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Publisher's Summary

2016 Voice Arts Award Finalist

A fact-filled guide to coping with compulsive overeating problems by an experienced addiction doctor who draws on many patients' stories of recovery.

Overeating, binge eating, obesity, anorexia, and bulimia: Food Junkies tackles the complex, poorly understood issue of food addiction from the perspectives of a medical researcher and dozens of survivors. What exactly is food addiction? Is it possible to draw a hard line between indulging cravings for "comfort food" and engaging in substance abuse? For people struggling with food addictions, recognizing their condition - to say nothing of gaining support and advice - remains a frustrating battle.

Built around the experiences of people suffering and recovering from food addictions, Food Junkies offers practical information grounded in medical science, while putting a face to the problems of food addiction. It is meant to be a knowledgeable and friendly guide on the road to food serenity.

©2014 Vera Tarman with Philip Werdell (P)2016 Post Hypnotic Press Inc.

What members say

Average Customer Ratings

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Thoughtful and Provocative Examination of Addictio

If you could sum up Food Junkies in three words, what would they be?

Thoughtful<br/>Comprehensive<br/>Honest

What did you like best about this story?

It examines a disease which has been long misunderstood, shamed and ignored with honesty, clarity and careful consideration of research as well as the authors' personal and professional experience.

What three words best describe Lisa Bunting’s voice?

Clear<br/>Direct<br/>Neutral

Was this a book you wanted to listen to all in one sitting?

No. Since I relate to this topic I had to listen and digest it in small parts over time.

5 of 5 people found this review helpful

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No Easy Fixes Here

An interesting and engaging book and perspective. After hearing it, I realize that being addicted to food is a spectrum. self awareness of where we fall in this spectrum is essential to healing. Dr. Tarman makes a compelling case for abstinence from trigger foods, not a popular stance to take. Great book, glad to have read it.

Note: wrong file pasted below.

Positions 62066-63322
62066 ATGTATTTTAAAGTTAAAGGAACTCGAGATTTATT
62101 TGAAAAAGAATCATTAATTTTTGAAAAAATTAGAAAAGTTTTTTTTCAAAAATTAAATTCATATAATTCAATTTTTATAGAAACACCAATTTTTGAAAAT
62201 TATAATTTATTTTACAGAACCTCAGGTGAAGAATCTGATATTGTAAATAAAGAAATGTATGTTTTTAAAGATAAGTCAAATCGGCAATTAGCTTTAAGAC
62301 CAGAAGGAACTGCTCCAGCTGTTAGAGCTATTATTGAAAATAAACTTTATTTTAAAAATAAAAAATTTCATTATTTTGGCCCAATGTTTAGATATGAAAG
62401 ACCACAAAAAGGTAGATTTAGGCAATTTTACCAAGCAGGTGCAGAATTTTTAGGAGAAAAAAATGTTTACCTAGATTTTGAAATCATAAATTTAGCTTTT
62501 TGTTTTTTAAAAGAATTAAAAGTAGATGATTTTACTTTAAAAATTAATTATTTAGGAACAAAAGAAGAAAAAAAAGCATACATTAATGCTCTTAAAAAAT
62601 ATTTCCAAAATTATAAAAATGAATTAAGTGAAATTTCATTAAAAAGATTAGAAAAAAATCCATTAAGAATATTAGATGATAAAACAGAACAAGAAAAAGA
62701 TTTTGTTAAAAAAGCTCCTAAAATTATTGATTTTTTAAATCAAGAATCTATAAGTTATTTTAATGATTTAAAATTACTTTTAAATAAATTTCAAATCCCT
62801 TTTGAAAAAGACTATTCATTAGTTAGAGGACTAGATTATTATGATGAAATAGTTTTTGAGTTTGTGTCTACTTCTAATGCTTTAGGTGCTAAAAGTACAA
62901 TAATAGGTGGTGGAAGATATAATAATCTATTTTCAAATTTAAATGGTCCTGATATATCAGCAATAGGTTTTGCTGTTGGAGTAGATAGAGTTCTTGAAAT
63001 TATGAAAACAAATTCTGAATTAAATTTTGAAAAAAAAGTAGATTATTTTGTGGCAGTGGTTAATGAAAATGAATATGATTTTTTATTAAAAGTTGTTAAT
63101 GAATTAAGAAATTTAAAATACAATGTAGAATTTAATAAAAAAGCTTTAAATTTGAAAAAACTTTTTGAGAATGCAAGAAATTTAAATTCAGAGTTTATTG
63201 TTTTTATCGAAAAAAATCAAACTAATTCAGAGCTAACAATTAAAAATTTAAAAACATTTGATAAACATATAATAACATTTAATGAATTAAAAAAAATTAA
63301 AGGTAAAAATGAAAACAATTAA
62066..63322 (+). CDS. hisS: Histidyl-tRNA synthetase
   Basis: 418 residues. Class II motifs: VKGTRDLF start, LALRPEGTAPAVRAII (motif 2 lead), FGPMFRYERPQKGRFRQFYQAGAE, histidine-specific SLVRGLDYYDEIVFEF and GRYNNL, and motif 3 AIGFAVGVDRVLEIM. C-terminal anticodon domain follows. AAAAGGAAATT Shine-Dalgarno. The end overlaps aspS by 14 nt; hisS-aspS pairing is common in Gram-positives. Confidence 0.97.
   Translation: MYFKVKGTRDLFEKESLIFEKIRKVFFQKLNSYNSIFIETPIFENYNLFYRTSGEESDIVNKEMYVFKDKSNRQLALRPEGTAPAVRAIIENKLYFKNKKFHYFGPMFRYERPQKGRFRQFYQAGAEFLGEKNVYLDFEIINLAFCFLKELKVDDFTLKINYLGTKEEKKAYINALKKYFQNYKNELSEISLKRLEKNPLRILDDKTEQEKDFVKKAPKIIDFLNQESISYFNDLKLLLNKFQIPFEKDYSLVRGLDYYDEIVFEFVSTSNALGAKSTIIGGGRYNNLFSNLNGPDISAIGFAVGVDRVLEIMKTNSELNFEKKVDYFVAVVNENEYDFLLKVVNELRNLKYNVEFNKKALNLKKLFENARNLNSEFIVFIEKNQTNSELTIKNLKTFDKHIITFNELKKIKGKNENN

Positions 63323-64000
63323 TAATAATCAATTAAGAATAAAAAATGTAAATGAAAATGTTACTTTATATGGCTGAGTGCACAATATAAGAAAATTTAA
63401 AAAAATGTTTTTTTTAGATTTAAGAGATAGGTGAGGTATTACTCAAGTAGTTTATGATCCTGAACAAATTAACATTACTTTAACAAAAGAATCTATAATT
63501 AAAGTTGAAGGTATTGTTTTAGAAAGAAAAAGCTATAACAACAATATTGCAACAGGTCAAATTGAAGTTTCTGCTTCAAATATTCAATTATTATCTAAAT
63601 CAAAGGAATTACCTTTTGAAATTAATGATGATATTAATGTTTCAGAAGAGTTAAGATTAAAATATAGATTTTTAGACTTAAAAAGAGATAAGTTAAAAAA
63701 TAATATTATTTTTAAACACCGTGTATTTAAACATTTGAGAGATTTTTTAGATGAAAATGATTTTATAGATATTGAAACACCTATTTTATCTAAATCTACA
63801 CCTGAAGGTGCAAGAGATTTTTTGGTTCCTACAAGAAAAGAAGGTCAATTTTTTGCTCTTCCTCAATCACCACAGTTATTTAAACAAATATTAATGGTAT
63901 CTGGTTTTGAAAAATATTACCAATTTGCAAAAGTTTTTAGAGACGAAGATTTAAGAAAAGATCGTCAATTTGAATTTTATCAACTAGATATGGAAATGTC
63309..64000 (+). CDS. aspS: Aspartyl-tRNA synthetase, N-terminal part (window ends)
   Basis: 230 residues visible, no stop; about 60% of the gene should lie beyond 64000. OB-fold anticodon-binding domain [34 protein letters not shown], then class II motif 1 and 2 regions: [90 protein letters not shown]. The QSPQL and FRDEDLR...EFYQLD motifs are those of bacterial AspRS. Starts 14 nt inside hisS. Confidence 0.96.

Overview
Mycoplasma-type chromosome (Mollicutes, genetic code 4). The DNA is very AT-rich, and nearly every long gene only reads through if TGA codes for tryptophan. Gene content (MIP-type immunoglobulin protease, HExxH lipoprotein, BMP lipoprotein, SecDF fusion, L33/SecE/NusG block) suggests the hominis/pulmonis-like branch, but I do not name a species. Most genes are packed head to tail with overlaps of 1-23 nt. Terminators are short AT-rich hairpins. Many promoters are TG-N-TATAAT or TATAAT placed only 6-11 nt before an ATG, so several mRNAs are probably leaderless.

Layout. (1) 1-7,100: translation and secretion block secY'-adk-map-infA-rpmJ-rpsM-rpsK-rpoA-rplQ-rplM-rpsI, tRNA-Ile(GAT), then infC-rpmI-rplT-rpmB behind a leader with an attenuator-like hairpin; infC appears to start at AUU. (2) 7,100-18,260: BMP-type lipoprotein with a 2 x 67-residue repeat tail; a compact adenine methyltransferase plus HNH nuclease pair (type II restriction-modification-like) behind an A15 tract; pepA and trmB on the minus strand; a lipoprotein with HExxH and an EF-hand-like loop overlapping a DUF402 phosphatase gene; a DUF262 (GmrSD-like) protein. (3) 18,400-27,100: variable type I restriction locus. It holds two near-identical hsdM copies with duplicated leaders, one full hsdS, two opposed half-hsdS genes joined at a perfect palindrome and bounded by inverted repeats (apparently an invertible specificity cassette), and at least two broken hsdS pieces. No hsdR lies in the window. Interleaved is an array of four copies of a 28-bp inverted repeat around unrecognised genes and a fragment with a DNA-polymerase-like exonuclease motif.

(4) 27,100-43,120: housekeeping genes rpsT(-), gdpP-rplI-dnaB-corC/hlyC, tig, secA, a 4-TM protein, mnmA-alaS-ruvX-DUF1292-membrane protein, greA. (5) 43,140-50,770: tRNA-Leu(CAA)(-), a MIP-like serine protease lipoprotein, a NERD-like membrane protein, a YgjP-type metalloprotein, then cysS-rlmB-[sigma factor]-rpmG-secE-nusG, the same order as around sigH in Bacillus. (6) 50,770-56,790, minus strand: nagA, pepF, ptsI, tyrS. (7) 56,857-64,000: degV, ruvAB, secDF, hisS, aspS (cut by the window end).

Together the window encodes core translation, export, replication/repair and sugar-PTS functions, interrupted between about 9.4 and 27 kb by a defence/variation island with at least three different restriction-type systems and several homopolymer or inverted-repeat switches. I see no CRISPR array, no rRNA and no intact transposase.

4 of 4 people found this review helpful

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best food book I ever read

finally an explanation of why people, including myself, are addicted to food and guides on how to overcome it

3 of 3 people found this review helpful

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parallels are strong between food and alcohol

Food addiction creates a situation where many who suffer, find themselves alone and without good advice. In Food Junkies: The Truth About Food Addiction by Vera Tarman and Philip Werdell, they provide not only practical advice, but a host of narratives where those that suffer from food addiction can gain the confidence to break the cycle of addiction. The central tenet of the book is that to combat overeating, one must treat overeating as an addiction and the book works to validate that, often opposed, contention. While addictions in alcohol, drugs, and other substances sometimes remain often as problems others have, all of us eat food. This book provides solace and a talking center for what seems an obvious issue, but is not talked about much. If overeating is a genetic disorder, then there would be great value in parent talking to child and child talking to parent in a way that’s meaningful.

Those who are food addicts, or at least overeat, will recognize many parts of the book will resonate with them from digging food out of the trash after throwing it away to the denial that comes with the disorder. The narratives clear, telling a story, making an important point, but some go beyond what one might initially expect is a book of clinical explication. From the introduction, the authors make clear there are three audiences: the clinician, the patient, and the layperson interested in the subject and speaks clearly to all of them. The parallels are strong between food and alcohol addiction and the analogies and metaphors vivid. The only small idiosyncrasies about the book came from the editing, from time to time a veteran clinician will recognize some points that aren’t quite right such as hearing “pharmakinetics” instead of “pharmacokinetics.”

While it may seem an odd companion, The Bitter Taste of Dying: A Memoir by Jason Smith, narrated by Paul Costanzo, provides a strong narrative “next read,” I feel to this book about overeating and addiction. While The Truth About Food Addiction goes over the stages of early, middle, late, and final in the food addiction circuit, as one would expect of a clinical narrative, the book also goes very dark, it goes to the places the textbooks won’t – to stories of failure, rape, hopelessness, and death. These are more than stories of success and failure, these narratives are the real sadness many would be uncomfortable sharing, but the important real solutions that come from this candid and important discussion.